As 2016 wound down, we asked local leaders to look ahead and predict major events or issues they see coming in 2017. Here’s what they say we should expect next year.
Sam Massell, president, the Buckhead Coalition
The community of Buckhead is in such good shape, the biggest “event” coming our way is the care needed to protect what we have as our Atlanta city government changes through the campaign for the November election. With no less than 19 rumored or announced candidates for mayor, four of whom are vacating City Council seats, plus an unknown overhaul of the Board of Education, we know what we have won’t be the same and must be carefully addressed.
Mayor John Ernst, Brookhaven
2017 will mark our young city’s fifth birthday – a significant milestone. We’ll embark upon our first city charter review, implement master plans we have in place, and go to work on our zoning code rewrite. I personally would like the city to invest in more community engagement tools and methods of communication to get more residents involved in city affairs. Our fifth anniversary is also a good time for us to consider playing a larger role in regional affairs that affect our residents, and truly make Brookhaven the place to live, work and play.
Mayor Denis Shortal, Dunwoody
The primary interest is to continue enhancing the quality of life for all of our citizens. This translates into consistent improvement of our infrastructure and facilities, and fostering a spirit of community stewardship which brings us together as one family with a common interest.
Mayor Rusty Paul, Sandy Springs
Mobility remains our top focus in 2017. The state’s Ga. 400/I-285 project will test our patience, so avoiding the area or taking MARTA for north-south trips will help. Our TSPLOST initiative will target bottlenecks and kinks within our existing road network. A roadmap of 1940s north Fulton County looks just like today’s map because, while some roads were widened, only two new arterials have been added: Ga. 400 and I-285. Modernizing a system of what began as old farm roads will be this area’s greatest challenge.
State Sen. Fran Millar (R-Dunwoody)
I think one of the biggest issues in the state will be the new funding formula for kindergarten-12 education. We also will begin an outside review of post-secondary education (college and technical college) as respects affordability and efficiency.
State Rep. Deborah Silcox (R-Sandy Springs)
The biggest issue coming to our community is greater economic development and opportunity. Thanks to Gov. Nathan Deal and the leadership in our state to maintain our AAA bond rating, the prudence of our leaders to save over $2 billion dollars in our “rainy day” fund to run our state government, and the wisdom of the Legislature to vote in the transportation funds to initiate 11 Georgia Department of Transportation projects to improve our infrastructure and highways, our community is extremely well positioned to take advantage of the improving economy. I intend to focus on greater educational and economic opportunities for the citizens of Sandy Springs and Buckhead with an eye toward responsibly protecting our environment.
Atlanta City Councilmember Howard Shook
The biggest issues facing the part of Buckhead I represent are crime and traffic congestion, and early in the year I will be engaging the public with specific plans to address each.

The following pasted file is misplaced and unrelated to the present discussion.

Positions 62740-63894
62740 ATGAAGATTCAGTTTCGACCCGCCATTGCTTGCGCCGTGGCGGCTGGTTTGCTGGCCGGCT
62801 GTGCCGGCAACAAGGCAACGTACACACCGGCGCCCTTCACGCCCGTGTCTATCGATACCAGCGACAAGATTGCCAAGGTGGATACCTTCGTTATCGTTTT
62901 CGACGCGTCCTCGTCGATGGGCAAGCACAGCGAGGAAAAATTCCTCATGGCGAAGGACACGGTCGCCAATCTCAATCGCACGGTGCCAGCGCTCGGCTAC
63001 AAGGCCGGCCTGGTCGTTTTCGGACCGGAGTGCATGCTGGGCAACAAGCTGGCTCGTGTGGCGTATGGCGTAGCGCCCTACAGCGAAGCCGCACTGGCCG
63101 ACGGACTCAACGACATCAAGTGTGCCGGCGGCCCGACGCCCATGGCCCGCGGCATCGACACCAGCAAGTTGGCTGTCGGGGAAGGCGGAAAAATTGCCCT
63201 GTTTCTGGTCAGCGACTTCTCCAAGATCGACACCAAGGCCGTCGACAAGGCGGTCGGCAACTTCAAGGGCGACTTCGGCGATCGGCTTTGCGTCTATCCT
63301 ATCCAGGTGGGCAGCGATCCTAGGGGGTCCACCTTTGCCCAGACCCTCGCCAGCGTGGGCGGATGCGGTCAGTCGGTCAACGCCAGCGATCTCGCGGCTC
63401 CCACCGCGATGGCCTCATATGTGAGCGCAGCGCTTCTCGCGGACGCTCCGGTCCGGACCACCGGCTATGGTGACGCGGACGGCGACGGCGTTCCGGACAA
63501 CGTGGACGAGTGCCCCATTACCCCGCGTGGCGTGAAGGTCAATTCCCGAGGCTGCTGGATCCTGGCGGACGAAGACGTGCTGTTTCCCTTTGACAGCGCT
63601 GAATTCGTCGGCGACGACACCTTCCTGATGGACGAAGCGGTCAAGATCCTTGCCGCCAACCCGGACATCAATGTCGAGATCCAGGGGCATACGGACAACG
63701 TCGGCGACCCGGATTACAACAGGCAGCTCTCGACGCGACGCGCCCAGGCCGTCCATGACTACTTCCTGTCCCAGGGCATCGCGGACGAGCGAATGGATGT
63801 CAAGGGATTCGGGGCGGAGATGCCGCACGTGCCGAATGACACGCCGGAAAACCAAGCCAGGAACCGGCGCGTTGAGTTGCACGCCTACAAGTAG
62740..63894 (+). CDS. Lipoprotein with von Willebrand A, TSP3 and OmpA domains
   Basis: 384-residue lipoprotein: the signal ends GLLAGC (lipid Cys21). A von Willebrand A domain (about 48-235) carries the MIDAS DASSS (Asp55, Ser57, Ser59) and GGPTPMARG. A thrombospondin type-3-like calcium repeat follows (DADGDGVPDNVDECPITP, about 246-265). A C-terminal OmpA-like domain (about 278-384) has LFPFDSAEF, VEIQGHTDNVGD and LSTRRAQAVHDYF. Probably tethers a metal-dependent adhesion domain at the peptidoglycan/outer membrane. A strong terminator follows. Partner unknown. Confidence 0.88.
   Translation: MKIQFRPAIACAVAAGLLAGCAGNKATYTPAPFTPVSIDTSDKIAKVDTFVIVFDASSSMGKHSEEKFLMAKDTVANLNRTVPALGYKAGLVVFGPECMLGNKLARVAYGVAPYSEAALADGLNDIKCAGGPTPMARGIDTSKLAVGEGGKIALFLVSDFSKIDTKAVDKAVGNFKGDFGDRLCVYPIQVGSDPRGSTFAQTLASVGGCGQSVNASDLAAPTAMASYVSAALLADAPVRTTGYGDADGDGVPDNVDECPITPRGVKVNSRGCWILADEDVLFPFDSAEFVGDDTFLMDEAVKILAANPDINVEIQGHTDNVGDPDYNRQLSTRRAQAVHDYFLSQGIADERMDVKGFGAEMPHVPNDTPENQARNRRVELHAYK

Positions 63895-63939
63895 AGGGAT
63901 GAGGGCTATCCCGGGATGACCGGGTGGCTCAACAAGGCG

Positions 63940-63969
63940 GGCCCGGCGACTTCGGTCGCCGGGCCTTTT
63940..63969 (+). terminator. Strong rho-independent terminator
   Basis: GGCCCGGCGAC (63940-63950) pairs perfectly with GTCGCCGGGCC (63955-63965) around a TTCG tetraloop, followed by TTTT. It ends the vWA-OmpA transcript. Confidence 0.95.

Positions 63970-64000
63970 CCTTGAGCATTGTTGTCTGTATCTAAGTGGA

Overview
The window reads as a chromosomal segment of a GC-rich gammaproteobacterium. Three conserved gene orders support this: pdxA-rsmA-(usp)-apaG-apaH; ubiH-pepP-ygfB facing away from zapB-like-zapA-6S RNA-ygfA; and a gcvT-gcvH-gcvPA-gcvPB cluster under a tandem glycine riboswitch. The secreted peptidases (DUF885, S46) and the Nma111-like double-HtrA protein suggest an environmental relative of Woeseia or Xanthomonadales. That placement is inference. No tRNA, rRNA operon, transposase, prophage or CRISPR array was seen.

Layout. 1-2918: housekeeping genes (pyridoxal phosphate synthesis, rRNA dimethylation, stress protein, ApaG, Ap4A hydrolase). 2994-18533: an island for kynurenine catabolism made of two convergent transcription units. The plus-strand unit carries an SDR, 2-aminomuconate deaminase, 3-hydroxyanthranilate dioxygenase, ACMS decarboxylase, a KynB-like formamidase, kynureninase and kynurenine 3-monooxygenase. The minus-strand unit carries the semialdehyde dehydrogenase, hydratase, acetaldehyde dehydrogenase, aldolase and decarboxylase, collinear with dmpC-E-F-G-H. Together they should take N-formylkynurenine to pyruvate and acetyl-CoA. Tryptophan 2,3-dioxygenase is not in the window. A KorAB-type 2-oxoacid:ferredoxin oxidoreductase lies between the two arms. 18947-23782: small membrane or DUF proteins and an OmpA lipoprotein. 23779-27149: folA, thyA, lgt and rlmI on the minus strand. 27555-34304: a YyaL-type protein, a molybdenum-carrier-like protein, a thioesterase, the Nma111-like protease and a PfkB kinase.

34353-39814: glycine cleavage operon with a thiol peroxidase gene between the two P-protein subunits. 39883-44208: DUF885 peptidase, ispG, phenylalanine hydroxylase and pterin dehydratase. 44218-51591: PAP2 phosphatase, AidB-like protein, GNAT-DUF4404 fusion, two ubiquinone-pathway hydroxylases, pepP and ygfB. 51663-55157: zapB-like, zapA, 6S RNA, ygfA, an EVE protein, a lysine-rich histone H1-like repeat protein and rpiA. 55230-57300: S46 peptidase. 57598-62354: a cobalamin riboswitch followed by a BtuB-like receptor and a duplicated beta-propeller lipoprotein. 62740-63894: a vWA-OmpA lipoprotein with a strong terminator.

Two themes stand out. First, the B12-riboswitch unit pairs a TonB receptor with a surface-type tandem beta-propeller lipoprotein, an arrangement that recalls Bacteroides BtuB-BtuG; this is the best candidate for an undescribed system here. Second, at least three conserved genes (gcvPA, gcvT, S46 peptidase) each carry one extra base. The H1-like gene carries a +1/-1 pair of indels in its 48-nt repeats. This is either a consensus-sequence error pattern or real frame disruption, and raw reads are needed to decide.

Robert Wittenstein, president, Dunwoody Homeowners Association
Dunwoody will face decisions on investing in capital improvements at both Brook Run Park and the Dunwoody Nature Center in 2017. I also hope that the city will come to a consensus on their vision for Perimeter Center. This year, we gave huge tax breaks to encourage one set of office towers while refusing permission for two other proposed developments nearby.
Lee Morris, Fulton County Commission, District 3
In 2017, we will elect Atlanta’s next mayor. Only my constituents living in Atlanta vote in that election, but all metro citizens have a stake in it. Atlanta’s population is less than 10 percent of the metro region, so some think Atlanta’s mayor receives disproportionate press and more influence than the office warrants. But Atlanta’s success is important for all who live, work or play in Atlanta, or whose business depends on a successful core city.
State Rep. Scott Holcomb (D-Atlanta)
There will be a number of big topics that will be on the agenda at the Capitol this year, including healthcare and education. We will also see old issues recycled—such as “campus carry” and the so-called “religious liberty” bills. I will continue to focus on local reform efforts for DeKalb County.
Dunwoody City Councilmember Terry Nall
I see two large issues in Dunwoody and DeKalb County that must be addressed ASAP in 2017.
1) Sewer capacity limitation: DeKalb County has a severe sewer capacity crunch at the worst possible time. Economic development in the Perimeter and North DeKalb area continues on an uptick, but sewer capacity is constrained with no significant solution underway. DeKalb County is significantly behind in its sewer progress. Each new project is subject to possible sewer line constraints that may chase away the opportunities and damage our tax base.
2) Emergency Medical Service response times: DeKalb County Fire & Rescue shuttered its EMS paramedic transport units and outsourced EMS transport to American Medical Response (AMR) on August 1, 2013. The county’s AMR contract requires a response time of 8 minutes, 59 seconds on 90 percent of EMS calls (supplemented by first responder arrival of DeKalb County fire engine paramedics). Year-to-date at Nov. 30, 2016 the EMS response times in Dunwoody averaged 10 minutes, 45 seconds. Worse is that response times on 13 percent of Dunwoody’s EMS calls exceeded 15 minutes, with quite a few with response time of as much as 30 minutes. I fully expect City Council to review this more extensively during 2017.